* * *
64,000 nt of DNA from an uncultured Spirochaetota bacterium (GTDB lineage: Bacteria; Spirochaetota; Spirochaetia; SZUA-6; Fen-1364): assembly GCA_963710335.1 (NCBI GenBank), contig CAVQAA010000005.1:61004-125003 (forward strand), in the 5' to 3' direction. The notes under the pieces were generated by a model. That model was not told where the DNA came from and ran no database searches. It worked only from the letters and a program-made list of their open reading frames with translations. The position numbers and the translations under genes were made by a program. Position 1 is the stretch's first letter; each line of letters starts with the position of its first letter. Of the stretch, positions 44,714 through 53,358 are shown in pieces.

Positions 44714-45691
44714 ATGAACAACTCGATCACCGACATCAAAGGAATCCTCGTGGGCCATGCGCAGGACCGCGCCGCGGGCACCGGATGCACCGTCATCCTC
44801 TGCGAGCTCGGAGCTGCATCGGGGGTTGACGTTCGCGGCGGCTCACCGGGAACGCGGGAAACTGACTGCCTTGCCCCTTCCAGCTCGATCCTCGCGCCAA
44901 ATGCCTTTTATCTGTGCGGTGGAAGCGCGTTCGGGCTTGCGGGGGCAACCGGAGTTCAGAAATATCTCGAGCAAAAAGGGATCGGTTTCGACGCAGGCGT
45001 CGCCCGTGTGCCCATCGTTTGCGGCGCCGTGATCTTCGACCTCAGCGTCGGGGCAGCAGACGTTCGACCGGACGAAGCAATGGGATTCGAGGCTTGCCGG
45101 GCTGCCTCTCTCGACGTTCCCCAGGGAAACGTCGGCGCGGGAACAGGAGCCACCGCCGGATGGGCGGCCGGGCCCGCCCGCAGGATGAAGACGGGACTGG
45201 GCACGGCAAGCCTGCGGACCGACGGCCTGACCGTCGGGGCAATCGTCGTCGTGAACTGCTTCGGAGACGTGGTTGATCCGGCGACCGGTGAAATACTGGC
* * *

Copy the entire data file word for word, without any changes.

64,000 nt of DNA from an uncultured Spirochaetota bacterium (GTDB lineage: Bacteria; Spirochaetota; Spirochaetia; SZUA-6; Fen-1364): assembly GCA_963710335.1 (NCBI GenBank), contig CAVQAA010000005.1:61004-125003 (forward strand), in the 5' to 3' direction. The notes under the pieces were generated by a model. That model was not told where the DNA came from and ran no database searches. It worked only from the letters and a program-made list of their open reading frames with translations. The position numbers and the translations under genes were made by a program. Position 1 is the stretch's first letter; each line of letters starts with the position of its first letter. Of the stretch, positions 44,714 through 53,358 are shown in pieces.

Positions 44714-45691
44714 ATGAACAACTCGATCACCGACATCAAAGGAATCCTCGTGGGCCATGCGCAGGACCGCGCCGCGGGCACCGGATGCACCGTCATCCTC
44801 TGCGAGCTCGGAGCTGCATCGGGGGTTGACGTTCGCGGCGGCTCACCGGGAACGCGGGAAACTGACTGCCTTGCCCCTTCCAGCTCGATCCTCGCGCCAA
44901 ATGCCTTTTATCTGTGCGGTGGAAGCGCGTTCGGGCTTGCGGGGGCAACCGGAGTTCAGAAATATCTCGAGCAAAAAGGGATCGGTTTCGACGCAGGCGT
45001 CGCCCGTGTGCCCATCGTTTGCGGCGCCGTGATCTTCGACCTCAGCGTCGGGGCAGCAGACGTTCGACCGGACGAAGCAATGGGATTCGAGGCTTGCCGG
45101 GCTGCCTCTCTCGACGTTCCCCAGGGAAACGTCGGCGCGGGAACAGGAGCCACCGCCGGATGGGCGGCCGGGCCCGCCCGCAGGATGAAGACGGGACTGG
45201 GCACGGCAAGCCTGCGGACCGACGGCCTGACCGTCGGGGCAATCGTCGTCGTGAACTGCTTCGGAGACGTGGTTGATCCGGCGACCGGTGAAATACTGGC